WTTC Global Summit | Clarity, Certainty & Collaboration Keys To Travel Recovery
CANCUN: More than 600 leaders from travel, government, the private sector and media are gathered in Cancun for the World Travel and Tourism Council’s Global Summit, the organization’s first in-person event since 2019. Thousands more are participating online.
Throughout the first day of sessions with speakers ranging from outgoing WTTC Chair and Hilton CEO and President Chris Nassetta to incoming Chair and Carnival Corporation CEO Arnold Donald and Airbnb founder and CEO Brian Chesky, common themes emerged about what it will take for the industry to emerge from the devasting effects of the COVID-19 pandemic.
According to the WTTC, in 2020 the global travel and tourism sector lost almost $4.5 trillion with more than 62 million jobs lost.
In his opening remarks, Nassetta urged fellow travel leaders to collaborate to “propel the industry forward.”
Calling the fast developing of vaccines a “modern miracle,” Nassetta says now the industry must push for re-opening, aided by technology.
“Our sector needs to lead the way in advocating internationally for the opening of borders and common sense approaches to ensure safety and consistency at every step of the traveler journey as we progress through this recovery. We can do this. We can open borders. We can get people moving. We just have to be intelligent and coordinated in how we do it,” he said.
Later in the day, in a taped interview, Airbnb CEO Brian Chesky echoed that need for collaboration and announced the company now has agreements with more than 100 destination marketing organizations across more than two dozen countries. The partnerships are part of an initiative Airbnb launched in June 2020 to support local economic recovery efforts with a focus on rural communities.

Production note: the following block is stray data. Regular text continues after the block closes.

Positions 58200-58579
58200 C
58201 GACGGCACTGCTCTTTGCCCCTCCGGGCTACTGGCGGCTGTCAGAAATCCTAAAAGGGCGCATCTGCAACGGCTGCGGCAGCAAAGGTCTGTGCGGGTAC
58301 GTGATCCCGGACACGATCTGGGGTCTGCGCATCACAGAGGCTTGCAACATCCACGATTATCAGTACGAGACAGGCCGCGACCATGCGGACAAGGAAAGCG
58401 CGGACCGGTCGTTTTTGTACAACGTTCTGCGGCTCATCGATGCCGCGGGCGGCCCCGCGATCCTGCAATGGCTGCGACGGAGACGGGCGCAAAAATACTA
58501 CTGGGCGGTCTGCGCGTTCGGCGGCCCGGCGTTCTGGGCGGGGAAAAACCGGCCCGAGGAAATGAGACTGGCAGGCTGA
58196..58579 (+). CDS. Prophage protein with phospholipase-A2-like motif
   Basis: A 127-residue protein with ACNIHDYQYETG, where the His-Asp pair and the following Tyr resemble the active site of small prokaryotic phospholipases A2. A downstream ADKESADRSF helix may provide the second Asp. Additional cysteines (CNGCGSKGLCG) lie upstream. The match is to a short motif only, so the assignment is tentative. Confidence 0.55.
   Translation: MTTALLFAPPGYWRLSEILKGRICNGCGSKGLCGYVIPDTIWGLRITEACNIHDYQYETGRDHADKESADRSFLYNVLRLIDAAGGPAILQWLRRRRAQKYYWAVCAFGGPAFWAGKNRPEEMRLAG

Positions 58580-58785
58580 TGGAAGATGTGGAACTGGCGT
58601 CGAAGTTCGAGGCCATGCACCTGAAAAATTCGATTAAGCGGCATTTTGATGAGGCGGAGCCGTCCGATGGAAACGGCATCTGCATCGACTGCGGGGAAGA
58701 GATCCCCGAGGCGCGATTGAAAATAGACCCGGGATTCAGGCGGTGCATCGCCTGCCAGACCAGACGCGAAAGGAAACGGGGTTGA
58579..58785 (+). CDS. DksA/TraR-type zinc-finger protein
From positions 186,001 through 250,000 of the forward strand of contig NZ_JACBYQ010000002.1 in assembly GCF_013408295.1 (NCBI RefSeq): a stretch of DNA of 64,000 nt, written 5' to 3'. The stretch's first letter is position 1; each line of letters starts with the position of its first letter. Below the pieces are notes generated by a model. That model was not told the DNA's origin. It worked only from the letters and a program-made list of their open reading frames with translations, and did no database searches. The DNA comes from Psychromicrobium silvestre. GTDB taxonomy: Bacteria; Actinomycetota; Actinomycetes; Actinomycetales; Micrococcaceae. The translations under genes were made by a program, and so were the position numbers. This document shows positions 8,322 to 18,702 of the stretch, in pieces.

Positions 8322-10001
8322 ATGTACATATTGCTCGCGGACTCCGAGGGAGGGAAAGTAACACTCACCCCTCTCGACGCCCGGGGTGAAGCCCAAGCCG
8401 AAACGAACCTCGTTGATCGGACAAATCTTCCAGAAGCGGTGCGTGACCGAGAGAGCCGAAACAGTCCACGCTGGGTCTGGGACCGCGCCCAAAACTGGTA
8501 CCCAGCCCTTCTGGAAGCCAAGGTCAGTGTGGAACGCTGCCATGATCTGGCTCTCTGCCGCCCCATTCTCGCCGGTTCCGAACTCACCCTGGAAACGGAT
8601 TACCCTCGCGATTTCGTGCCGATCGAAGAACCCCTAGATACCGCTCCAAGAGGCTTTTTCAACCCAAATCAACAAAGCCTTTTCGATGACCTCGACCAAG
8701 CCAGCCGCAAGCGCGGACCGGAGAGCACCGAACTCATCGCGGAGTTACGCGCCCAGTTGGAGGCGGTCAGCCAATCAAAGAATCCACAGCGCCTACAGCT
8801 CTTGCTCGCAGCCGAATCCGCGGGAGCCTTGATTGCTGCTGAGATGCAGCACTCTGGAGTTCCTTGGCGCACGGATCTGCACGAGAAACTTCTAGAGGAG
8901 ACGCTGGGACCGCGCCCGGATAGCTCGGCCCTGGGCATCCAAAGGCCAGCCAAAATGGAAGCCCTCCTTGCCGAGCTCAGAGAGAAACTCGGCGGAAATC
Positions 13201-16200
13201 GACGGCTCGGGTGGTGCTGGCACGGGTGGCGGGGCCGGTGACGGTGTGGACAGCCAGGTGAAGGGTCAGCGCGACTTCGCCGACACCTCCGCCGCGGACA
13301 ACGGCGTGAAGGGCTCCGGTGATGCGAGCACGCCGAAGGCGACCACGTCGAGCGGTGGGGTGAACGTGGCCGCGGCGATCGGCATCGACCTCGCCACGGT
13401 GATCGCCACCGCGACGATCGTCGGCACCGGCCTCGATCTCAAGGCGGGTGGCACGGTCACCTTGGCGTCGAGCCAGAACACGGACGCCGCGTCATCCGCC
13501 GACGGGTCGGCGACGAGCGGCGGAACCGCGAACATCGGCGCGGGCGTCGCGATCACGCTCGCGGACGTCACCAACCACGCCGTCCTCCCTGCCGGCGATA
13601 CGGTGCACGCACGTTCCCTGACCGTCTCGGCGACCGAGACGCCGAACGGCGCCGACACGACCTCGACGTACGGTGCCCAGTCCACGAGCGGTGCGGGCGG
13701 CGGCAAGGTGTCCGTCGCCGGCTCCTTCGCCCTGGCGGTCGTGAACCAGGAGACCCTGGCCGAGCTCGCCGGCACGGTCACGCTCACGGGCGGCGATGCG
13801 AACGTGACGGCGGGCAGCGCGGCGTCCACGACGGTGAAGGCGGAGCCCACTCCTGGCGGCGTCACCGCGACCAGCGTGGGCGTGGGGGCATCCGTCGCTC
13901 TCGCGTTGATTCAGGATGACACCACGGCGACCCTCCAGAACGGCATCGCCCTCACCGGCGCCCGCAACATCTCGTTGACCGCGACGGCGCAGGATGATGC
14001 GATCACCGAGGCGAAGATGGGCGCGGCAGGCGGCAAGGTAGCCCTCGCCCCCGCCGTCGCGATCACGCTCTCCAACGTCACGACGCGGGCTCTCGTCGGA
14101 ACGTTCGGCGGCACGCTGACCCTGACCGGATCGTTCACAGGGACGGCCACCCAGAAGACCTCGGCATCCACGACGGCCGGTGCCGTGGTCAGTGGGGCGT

But many speakers expressed concern that lack of consistency and clarity in messaging is hampering the recovery in markets around the world.
During a panel discussion, Carnival’s Donald called for a “science-based, uniform approach” in policies from stakeholders within each country, such as health ministries, transportation departments and tourism sectors, and from one country to create the consistency that is needed for travelers to feel secure.
Rita Marques, Portugal’s tourism secretary, says the travel and tourism industry must push global health leaders to provide clarity.
“We still have a huge barrier to overcome – it’s the perception of the risk,” Marques says.
“Health authorities are in the pilot seat. We have to have a clear message from the World Health Organization saying that traveling doesn’t bring any extra risk as long as you comply with the rules,” he said.
During a panel on rebuilding traveler confidence, Fernando Valdes Verelst, Spain’s tourism secretary, says in May the country will do a pilot program of a digital certificate in all 46 of its airports and expects to open its borders to international visitors in June.
And Marian Muro, DG Turisme de Barcelona, says her city is working to develop new marketing content and new digital tools so it will be ready to welcome visitors.
“We had been more concerned about promotion than promotion and management. Now we are in the stage of promotion and management and digital tools will help us. So whenever a visitor comes to Barcelona, the visitor will be automatically be connected to tools to help them know how many people are there in any attraction or the safety measures or whether there is a queue and offer alternatives or will tell the tourist to visit later,” she says.
“The city will accomplish two things, first to give a better service to those visitors and second to give a better quality of life to residents.”